Kinect, the new motion-sensing peripheral, is easy prey for hackers. According to reports in several outlets, including the UK Telegraph, a range of "amateurs and professionals" have repurposed the device to run all sorts of cool programs, including "a Star Wars-style light sabre simulator" and "a shadow puppet that takes the movements of a user's arm and projects them as a bird." (More here.)
Sounds ominous, right? Well, not so fast. Responding to queries about the hacks, Microsoft has said that it intentionally made the Kinect open-source – and that it welcomes the additions to the Kinect universe.
"What has happened is someone wrote an open-source driver for PCs that essentially opens the USB connection, which we didn't protect by design, and reads the inputs from the sensor," Microsoft's Alex Kipman recently told NPR, according to Ars Technica. "The sensor ... has eyes and ears, and that's a whole bunch of, you know, noise that someone needs to take and turn into signal."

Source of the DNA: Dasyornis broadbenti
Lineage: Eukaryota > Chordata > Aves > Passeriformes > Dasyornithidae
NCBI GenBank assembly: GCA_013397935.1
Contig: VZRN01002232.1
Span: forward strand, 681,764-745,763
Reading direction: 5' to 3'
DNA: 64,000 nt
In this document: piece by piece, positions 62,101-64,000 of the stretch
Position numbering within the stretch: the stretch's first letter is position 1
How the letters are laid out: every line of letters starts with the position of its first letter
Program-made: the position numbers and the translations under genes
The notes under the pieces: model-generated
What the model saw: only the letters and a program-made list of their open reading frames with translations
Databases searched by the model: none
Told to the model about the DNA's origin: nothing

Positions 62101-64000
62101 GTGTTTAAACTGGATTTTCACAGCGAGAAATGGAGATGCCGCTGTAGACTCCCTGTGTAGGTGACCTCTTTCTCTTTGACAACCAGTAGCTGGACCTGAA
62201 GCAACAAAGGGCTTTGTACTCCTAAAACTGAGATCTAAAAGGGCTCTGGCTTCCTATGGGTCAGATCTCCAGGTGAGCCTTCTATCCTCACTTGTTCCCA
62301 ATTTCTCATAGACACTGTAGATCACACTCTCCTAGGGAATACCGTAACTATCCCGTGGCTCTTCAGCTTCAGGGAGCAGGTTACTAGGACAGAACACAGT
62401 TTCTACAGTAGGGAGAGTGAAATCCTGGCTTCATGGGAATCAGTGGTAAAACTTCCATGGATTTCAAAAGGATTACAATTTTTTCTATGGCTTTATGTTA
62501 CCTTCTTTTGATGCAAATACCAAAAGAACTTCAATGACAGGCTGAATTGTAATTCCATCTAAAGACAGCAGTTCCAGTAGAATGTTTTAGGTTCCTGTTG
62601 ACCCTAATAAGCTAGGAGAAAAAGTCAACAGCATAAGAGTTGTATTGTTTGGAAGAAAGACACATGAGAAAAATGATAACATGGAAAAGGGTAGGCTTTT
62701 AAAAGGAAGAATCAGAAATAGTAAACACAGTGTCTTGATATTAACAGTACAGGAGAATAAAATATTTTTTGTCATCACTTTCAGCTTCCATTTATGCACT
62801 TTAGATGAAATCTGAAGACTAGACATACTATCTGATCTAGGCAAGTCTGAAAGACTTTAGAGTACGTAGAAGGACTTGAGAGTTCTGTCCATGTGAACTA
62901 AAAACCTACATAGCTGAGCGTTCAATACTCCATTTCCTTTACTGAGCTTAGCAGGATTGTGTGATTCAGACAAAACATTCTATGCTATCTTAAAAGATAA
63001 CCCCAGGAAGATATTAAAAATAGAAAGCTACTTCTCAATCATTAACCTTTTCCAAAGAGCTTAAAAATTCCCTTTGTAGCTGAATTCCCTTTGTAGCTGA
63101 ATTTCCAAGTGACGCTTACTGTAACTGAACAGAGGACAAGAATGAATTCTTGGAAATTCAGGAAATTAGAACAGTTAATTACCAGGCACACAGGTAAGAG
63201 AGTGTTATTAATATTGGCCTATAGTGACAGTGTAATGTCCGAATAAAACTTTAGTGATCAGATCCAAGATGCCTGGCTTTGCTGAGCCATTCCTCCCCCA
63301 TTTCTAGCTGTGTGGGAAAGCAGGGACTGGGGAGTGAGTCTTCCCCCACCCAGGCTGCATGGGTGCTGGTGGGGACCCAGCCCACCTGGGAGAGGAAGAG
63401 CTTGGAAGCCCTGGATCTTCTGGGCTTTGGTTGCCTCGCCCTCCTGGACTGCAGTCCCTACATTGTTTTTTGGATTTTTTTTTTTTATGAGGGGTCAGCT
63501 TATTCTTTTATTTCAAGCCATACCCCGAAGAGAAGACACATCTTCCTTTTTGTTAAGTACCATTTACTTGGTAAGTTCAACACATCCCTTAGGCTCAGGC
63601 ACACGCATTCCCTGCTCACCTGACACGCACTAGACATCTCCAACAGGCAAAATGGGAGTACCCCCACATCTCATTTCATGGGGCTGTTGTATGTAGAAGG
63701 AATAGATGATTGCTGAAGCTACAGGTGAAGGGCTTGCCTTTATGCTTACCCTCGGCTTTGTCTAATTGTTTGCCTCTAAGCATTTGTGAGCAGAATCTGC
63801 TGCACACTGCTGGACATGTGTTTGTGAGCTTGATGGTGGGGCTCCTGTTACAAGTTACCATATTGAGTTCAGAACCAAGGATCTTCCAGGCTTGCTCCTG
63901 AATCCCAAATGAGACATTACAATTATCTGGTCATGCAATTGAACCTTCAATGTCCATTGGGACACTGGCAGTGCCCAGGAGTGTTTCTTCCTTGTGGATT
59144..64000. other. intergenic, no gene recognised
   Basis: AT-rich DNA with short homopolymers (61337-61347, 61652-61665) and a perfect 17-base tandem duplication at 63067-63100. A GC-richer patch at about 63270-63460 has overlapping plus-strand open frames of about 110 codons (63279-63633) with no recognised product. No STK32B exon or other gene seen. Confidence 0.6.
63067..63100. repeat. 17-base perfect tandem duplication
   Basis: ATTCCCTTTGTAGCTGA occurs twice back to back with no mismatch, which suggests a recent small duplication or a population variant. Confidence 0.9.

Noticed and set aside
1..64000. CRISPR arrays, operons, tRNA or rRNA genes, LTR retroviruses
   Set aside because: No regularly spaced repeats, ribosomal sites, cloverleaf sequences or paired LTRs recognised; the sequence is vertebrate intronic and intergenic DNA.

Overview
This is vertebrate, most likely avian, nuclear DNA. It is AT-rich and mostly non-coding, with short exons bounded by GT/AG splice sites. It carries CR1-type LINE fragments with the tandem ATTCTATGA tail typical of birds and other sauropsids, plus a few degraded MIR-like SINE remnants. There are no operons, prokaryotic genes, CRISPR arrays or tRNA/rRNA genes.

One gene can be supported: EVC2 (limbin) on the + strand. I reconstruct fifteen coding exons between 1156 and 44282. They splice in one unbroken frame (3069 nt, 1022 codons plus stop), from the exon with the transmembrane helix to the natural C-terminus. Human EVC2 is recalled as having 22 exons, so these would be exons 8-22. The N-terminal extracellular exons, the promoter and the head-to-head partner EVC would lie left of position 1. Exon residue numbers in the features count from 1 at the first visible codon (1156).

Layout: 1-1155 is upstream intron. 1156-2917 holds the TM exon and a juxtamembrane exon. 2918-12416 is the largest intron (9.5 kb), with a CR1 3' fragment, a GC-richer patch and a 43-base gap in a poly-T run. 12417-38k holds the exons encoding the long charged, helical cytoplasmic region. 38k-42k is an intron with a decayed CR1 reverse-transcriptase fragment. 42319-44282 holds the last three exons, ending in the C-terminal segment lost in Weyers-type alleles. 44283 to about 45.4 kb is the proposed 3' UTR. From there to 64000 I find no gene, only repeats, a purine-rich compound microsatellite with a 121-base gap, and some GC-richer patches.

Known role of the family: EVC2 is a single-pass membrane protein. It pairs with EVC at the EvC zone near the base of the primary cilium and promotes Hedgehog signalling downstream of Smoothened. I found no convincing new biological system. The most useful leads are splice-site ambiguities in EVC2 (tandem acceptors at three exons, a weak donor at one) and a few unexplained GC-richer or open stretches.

The Kinect, which sells for $150, has won solid marks from reviewers, who have praised the intuitiveness of the peripheral. The Kinect is a blast to play, Luke Westaway of CNET UK wrote recently, "so long as you don't mind sacrificing all of the dignity you've spent your whole life accruing. We've spent several days playing our way through the launch titles and concluded that it's impossible to maintain any sense of self-respect while playing."
Playing the Kinect is embarrassing, Westaway continued, "but that's a big part of the fun. Similarly, watching your friends flailing around like loonies is a treat not to be missed." Plenty of consumers seem to agree. As of last week, Microsoft had reportedly sold more than a million Kinect units worldwide – a strong showing for a fledging device.